New History of the Battle of Bunker Hill: June 17, 1775, Its Purpose, Conduct, and Result

Lee & Shepard, 1875 - 56 Seiten

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Seite 2 - Blandishments," said that distinguished son of genius and patriotism, "will not fascinate us, nor will threats of a halter intimidate; for, under God, we are determined that, wheresoever, whensoever, or howsoever we shall be called to make our exit, we will die free men.
Seite 43 - The roar of cannon, mortars, and musketry; the crash of churches, ships upon the stocks, and whole streets falling together, to fill the ear; the storm of the redoubts, with the objects above described, to fill the eye, and the reflection that perhaps a defeat was a final loss to the British empire in America, to fill the mind, made the whole a picture, and a complication of horror and importance, beyond anything that ever came to my lot to be witness to.
Seite 32 - The provincials stood this severe and continual fire of small arms and artillery, with a resolution and perseverance which would not have done discredit to old troops. They did not return a shot, until the King's forces had approached almost to the works, when a most dreadful fire took place, by which a number of our bravest men and officers fell. Some gentlemen who had served English was uncommonly great, for the enemy poured in one continual and unceasing stream of fire, in the most distinguished...
Seite 15 - Hill, in Charlestown, be securely kept and defended, and also some one hill or hills on Dorchester Neck be likewise secured...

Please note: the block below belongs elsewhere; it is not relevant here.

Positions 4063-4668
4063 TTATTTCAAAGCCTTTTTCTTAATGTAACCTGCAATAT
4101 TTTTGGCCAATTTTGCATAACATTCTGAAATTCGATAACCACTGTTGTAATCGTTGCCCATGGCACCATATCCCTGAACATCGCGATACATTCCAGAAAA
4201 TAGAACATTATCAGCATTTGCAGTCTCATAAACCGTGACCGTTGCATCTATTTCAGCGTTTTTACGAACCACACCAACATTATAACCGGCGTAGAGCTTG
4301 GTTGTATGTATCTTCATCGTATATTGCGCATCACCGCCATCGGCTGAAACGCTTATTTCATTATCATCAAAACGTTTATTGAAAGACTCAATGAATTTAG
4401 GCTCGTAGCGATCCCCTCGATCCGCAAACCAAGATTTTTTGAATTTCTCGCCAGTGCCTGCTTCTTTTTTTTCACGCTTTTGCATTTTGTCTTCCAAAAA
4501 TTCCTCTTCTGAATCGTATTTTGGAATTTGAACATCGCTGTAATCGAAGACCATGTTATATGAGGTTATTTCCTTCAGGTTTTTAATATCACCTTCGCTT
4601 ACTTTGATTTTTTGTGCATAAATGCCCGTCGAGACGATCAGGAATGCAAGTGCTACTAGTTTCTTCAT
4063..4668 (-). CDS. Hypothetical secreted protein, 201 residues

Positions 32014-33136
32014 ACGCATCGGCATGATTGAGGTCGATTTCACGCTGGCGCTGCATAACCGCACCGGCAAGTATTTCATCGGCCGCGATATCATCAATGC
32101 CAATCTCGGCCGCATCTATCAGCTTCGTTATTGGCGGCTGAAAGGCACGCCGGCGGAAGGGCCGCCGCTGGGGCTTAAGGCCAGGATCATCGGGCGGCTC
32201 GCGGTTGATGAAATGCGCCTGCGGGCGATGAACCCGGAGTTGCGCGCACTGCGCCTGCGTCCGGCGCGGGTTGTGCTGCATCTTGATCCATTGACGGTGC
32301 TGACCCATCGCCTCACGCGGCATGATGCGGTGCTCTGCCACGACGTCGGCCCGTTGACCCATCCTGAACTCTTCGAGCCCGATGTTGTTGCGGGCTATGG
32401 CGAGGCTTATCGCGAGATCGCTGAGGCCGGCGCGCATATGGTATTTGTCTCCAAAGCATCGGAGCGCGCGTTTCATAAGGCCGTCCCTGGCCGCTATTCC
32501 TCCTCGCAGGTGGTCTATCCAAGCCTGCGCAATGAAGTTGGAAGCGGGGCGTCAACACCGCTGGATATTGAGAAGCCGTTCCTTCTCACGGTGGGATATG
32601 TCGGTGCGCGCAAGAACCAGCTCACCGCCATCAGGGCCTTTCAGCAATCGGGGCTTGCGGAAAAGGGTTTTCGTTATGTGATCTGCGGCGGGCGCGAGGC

Seite 5 - Our friends are valuable but our Country must be saved. I have an interest in that town ; what can be the enjoyment of that to me, if I am obliged to hold it at the will of General Gage, or any one else ? I doubt not your vigilance, your fortitude and resolution.
Seite 2 - These noble sentiments were not confined to our immediate vicinity. In that day of general affection and brotherhood, the blow given to Boston, smote on every patriotic heart from one end of the country to the other. Virginia and the Carolinas, as well as Connecticut and New Hampshire, felt and proclaimed the cause to be their own. The continental congress, then holding its first session in Philadelphia, expressed its sympathy for the...
Seite 36 - Having sent out large flank guards, they began a very slow march towards our lines. At this instant smoke and flames were seen to arise from the town of Charlestown, which had been set on fire by the enemy, that the smoke might cover their attack upon our lines, and perhaps with a design to rout or destroy one or two regiments of provincials who had been posted in that town. If either of these was their design, they were disappointed, for the wind shifting on a sudden, carried the smoke another way,...
Seite 42 - They were also exceedingly hurt by musquetry from Charles Town, though Clinton and I did not perceive it till Howe sent us word by a boat, and desired us to set fire to the town, which was immediately done; we threw a parcel of shells, and the whole was instantly in flames...
Seite 32 - The attack was made by a most severe fire of cannon and howitzers, under which the troops advanced very slowly towards the enemy, and halted several times, to afford an opportunity to the enemy to ruin the works, and throw the provincials into confusion.
Seite 12 - IN PROVINCIAL CONGRESS, WATERTOWN, May 1, 1775. " Whereas the inhabitants of the town of Boston have been detained by Gen. Gage, but at length, by agreement, are permitted to remove with their effects into the country, and as it has been represented to this Congress that about...

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